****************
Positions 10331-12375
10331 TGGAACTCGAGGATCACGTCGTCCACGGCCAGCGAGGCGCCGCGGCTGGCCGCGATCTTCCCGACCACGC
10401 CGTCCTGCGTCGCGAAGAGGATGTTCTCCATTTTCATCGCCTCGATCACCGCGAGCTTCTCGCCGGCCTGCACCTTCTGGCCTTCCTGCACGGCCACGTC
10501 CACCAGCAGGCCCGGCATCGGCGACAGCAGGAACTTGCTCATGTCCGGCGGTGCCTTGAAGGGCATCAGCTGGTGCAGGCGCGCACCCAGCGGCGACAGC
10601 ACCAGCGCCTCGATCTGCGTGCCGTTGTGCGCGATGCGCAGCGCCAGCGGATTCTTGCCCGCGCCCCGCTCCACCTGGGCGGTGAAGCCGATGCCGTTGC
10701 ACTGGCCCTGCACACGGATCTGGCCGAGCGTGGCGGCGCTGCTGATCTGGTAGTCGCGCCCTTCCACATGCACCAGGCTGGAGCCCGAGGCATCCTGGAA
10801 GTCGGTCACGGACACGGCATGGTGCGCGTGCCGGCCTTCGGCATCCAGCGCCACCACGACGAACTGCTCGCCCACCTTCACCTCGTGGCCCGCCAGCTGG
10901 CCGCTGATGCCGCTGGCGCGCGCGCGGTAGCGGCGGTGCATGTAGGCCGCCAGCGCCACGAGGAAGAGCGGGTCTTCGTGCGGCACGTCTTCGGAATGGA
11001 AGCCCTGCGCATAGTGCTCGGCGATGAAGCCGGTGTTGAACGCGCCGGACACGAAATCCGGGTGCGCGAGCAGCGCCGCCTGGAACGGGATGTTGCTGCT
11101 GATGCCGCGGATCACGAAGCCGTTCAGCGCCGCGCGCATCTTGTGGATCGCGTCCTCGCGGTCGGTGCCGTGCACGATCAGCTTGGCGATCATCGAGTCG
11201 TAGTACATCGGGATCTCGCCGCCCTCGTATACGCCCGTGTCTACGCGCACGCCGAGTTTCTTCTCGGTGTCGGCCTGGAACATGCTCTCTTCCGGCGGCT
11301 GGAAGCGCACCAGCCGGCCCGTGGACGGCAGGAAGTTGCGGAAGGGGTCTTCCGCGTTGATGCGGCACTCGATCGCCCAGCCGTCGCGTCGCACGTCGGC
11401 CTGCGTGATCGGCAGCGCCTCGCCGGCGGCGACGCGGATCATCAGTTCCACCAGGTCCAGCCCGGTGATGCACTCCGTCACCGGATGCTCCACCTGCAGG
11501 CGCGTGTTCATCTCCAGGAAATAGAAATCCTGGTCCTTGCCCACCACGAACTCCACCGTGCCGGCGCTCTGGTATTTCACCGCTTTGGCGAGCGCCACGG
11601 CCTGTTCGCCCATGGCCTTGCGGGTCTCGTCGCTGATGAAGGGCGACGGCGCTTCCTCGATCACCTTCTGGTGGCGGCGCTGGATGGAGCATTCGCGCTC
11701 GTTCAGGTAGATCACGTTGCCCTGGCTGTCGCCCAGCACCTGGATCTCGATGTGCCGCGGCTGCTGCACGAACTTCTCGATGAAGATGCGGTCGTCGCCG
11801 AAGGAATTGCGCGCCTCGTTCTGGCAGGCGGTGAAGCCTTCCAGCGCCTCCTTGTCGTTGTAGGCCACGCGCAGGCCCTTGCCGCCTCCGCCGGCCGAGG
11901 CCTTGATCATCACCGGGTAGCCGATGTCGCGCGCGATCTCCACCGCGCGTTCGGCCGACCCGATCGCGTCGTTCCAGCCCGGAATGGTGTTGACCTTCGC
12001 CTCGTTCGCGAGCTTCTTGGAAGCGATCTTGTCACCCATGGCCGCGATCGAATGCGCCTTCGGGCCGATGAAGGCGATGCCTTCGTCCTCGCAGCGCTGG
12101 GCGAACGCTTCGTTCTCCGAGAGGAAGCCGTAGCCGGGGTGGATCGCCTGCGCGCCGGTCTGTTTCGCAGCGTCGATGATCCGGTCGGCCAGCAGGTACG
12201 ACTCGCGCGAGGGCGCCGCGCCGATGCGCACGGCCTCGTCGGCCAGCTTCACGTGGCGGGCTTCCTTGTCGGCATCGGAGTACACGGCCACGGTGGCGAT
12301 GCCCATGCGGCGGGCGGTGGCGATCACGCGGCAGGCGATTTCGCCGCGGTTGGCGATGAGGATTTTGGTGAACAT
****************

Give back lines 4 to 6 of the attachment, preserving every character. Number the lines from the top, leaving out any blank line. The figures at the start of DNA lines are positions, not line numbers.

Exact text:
10501 CACCAGCAGGCCCGGCATCGGCGACAGCAGGAACTTGCTCATGTCCGGCGGTGCCTTGAAGGGCATCAGCTGGTGCAGGCGCGCACCCAGCGGCGACAGC
10601 ACCAGCGCCTCGATCTGCGTGCCGTTGTGCGCGATGCGCAGCGCCAGCGGATTCTTGCCCGCGCCCCGCTCCACCTGGGCGGTGAAGCCGATGCCGTTGC
10701 ACTGGCCCTGCACACGGATCTGGCCGAGCGTGGCGGCGCTGCTGATCTGGTAGTCGCGCCCTTCCACATGCACCAGGCTGGAGCCCGAGGCATCCTGGAA